On Sunday afternoon about 200 protesters staged a sit-in outside the headquarters of the General Union of Tunisian Workers in Tunis, demanding that protesters arrested on Friday be freed, accoring to the state news agency. Police were deployed in force but did not intervene.
In Sidi Bouzid, groups of young men stormed through the town on Sunday evening, burning tyres in the street and hurling Molotov cocktails at security forces, the state news agency said. Motorcycles were reported to have been stolen from the municipal depot and cars at the state agriculture office ransacked.
“To me, it’s unclear what exactly the protesters here want,” said Rachid, a leading businessman in Sidi Bouzid. “Some seem politicised, but others just want to steal things and cause trouble.”
Long neglected by Mr Ben Ali’s regime along with other rural areas, Sidi Bouzid still suffers from high unemployment and increasing drug use among young people, Rachid said.
“Of course, most people here want answers to their problems, but they’re not going to the street about it,” said Rachid. “These protesters are a minority.”
Yesterday morning several dozen protesters marched through Sidi Bouzid for several hours, Rachid said, finally stopping outside the main courthouse, where they set fire to a car.
Other reports said riots erupted in several cities in the governorates of Sfax, Kairouan, Sousse and Le Kef. The government said there were “serious attempts to target the headquarters of administrative and security headquarters as well as private and public properties.”
Tunisia’s main Islamist movement Ennahda on Tuesday condemned the latest spate of violent incidents in the country and reiterated its commitment to the electoral process.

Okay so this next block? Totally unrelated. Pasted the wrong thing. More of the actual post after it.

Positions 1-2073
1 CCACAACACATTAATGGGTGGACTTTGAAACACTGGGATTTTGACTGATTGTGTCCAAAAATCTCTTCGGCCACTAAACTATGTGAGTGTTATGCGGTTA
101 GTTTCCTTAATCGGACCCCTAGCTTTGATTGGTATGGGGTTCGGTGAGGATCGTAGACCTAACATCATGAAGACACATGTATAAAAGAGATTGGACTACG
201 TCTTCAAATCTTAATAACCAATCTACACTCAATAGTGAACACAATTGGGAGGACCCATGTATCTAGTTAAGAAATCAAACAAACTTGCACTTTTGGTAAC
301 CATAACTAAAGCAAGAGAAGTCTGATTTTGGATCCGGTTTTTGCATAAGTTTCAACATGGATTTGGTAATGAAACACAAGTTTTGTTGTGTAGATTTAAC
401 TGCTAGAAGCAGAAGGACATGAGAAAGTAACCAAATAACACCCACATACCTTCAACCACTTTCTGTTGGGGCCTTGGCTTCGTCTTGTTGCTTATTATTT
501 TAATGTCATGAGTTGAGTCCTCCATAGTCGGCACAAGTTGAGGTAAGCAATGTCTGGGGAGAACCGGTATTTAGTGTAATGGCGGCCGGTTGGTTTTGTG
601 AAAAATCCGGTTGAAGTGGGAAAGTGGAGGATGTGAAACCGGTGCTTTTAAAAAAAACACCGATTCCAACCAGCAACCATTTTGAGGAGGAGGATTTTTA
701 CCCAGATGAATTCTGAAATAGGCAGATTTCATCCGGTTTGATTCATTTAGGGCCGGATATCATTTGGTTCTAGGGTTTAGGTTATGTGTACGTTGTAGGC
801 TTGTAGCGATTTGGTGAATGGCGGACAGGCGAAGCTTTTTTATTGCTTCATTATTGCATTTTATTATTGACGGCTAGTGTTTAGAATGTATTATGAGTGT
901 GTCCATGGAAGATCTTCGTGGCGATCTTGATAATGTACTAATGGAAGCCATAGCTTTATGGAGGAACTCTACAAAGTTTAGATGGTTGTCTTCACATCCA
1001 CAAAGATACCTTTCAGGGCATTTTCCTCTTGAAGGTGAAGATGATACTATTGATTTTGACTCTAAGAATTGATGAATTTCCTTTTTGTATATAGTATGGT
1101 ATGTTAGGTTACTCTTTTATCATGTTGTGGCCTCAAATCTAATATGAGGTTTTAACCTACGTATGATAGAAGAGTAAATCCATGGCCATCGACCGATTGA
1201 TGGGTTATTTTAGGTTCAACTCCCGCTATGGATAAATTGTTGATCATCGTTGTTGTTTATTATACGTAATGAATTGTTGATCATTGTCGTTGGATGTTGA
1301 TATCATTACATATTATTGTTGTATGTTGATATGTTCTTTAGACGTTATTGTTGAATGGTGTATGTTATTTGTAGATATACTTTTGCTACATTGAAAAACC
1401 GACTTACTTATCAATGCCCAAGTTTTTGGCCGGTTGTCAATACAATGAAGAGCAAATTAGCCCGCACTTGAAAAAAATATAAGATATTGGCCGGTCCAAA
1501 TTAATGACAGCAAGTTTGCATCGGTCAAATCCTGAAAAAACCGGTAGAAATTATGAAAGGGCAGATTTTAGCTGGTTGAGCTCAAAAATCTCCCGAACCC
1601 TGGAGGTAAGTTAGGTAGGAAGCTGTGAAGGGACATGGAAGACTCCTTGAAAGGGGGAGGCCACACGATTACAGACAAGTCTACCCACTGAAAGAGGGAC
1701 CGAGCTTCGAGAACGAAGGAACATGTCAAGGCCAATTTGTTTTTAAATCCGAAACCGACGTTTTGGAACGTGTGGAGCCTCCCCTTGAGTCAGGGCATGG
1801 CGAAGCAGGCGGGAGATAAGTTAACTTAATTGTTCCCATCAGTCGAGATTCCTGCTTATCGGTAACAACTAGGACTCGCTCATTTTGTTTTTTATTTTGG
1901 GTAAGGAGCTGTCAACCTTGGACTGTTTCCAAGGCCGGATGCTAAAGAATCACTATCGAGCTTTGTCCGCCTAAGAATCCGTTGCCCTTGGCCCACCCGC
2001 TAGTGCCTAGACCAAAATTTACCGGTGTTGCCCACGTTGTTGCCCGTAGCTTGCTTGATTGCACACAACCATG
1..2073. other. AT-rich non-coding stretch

“We condemn violence wherever it comes from, be it from demonstrators or from the security forces,” the movement’s chairman, Rached Ghannouchi, said at a press conference.
“Our first message is to reassure the Tunisian people: everything that happened does not jeopardise the revolution and elections will take place as planned on October 23,” he said.
Ennahda supporters were among those accused of being behind a series of weekend attacks against police stations and protests against the government that left a teenage boy dead.
Ghannouchi took umbrage at comments made Monday by Prime Minister Beji Caid Essebsi, who saw the latest string of incidents as an attempt by “some parties” to destabilise the country and derail the elections.
“These accusations against forces he did not name were interpreted as being directed at Ennahda,” the Islamist leader said.
Ghannouchi stressed that his movement was supportive of the security forces and insisted Ennahda never organised any protests.
July 18 (Bloomberg) — Six policemen were injured when extremists exchanged fire with them in Menzel Bourguiba, Tunisia, about 60 kilometers (37 miles) north of the capital city of Tunis on July 16, the Interior Ministry said in a faxed statement late yesterday.
Extremists also set police stations and other public property on fire in provinces across Tunisia in an attempt to “undermine the climate of stability and security” that prevailed after the lawlessness following the ouster of former President Zine El Abidine Ben Ali on Jan. 14, the ministry said.
TUNIS, July 19 (Xinhua) — The Tunisian authorities decided to impose a curfew on the southern governorate of Sidi Bouzid, the birth cradle of the Tunisian protests, the official press agency TAP reported on Monday.
The curfew which will be in force since Monday from 10 p.m. ( 2000 GMT) to 5 a.m. (0300 GMT) is part of a decision “to save human lives and to protect public and private property,” TAP quoted a communique from the interior ministry as saying.